[Analytics] Tax reform to promote Indonesia’s female labour participation

A Muslim family gathers for Idul Adha prayers at the An Nur mosque in Pekanbaru, Riau, as thick haze from the forest fires blanket the area on August 11, 2019. - Indonesian authorities are deploying thousands of extra personnel to prevent a repeat of the 2015 fires, which were the worst for two decades and choked the region in haze for weeks. (Photo by Wahyudi / AFP). Sketched by the Pan Pacific Agency.

Women in Indonesia are forced, at some point, to choose between career and family. As governments around the world seek to cushion the impacts of COVID-19, the role of taxation in empowering women and addressing gender disparity has been revisited. Tax and gender are on the agenda of Indonesia’s G20 presidency this year. But Indonesia’s current taxation system is prone to be biased against women, requiring meaningful changes to promote female labour force participation. Citra Handayani Nasruddin specially for the East Asia Forum.

Before the pandemic, Indonesia’s female workforce participation had remained around 50 per cent for the last 20 years, significantly below the 80 per cent participation of males. Participation declined from 55.5 per cent in 2019 to 50.72 per cent in 2020 when the pandemic hit. Closing this gender gap by 25 per cent by 2025 could generate Rp 406 trillion (US$27.7 billion) in tax revenue and add Rp 2.9 quadrillion (US$197.8 billion) to the economy.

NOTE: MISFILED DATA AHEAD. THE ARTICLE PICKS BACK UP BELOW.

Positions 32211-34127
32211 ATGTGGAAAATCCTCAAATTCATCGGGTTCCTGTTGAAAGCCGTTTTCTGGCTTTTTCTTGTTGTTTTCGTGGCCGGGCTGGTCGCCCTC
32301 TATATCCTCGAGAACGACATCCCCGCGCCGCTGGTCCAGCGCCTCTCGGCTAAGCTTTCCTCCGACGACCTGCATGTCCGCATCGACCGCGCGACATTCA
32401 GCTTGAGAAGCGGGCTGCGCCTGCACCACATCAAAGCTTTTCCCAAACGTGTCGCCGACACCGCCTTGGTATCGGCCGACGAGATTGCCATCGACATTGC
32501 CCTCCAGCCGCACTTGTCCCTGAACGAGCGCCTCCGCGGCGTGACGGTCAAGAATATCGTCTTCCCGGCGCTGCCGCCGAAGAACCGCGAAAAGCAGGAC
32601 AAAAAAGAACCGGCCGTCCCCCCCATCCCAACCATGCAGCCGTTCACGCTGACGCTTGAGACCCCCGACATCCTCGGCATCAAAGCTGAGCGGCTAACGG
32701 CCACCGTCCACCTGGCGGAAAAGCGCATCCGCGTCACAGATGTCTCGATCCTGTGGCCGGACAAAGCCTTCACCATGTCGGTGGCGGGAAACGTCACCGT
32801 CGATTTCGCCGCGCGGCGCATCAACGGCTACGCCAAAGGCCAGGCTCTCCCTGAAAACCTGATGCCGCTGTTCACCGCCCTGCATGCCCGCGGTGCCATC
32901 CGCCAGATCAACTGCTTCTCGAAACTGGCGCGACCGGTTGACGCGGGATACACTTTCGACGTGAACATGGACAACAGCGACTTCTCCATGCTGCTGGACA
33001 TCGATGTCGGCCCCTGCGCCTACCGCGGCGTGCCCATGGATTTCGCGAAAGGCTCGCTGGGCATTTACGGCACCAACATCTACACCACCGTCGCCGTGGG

Getting married and having children are two key drivers of low female participation in the labour market. Research in 2021 also suggested that childbearing and domestic duties lead women to leave the workforce after tying the knot. These findings align with Moser’s framework of women’s triple burdens, which are heightened during crises.

Pervasive gender roles constrain the distribution of domestic chores, perpetuating higher bargaining power for men to work outside the home and a relatively more elastic female labour supply. This means that women’s decisions to work are highly sensitive to changes in wages and other workplace benefits. Their gains from staying in the workforce should be greater, and the cost, including the tax burden, must be lower.

Like in many other developing countries, Indonesian women are underrepresented in the formal sector, constituting 14 per cent out of the total 131 million workers. The lack of a gender perspective in tax policy exacerbates this problem due to explicit and implicit biases.

Explicit gender bias is common in personal income taxes since they affect individuals or family units, allowing different treatment based on gender. Tax discrimination happens when it is officially associated with genders, such as in the allocation of exemptions and deductions, tax preferences, tax rates and responsibility for filing tax.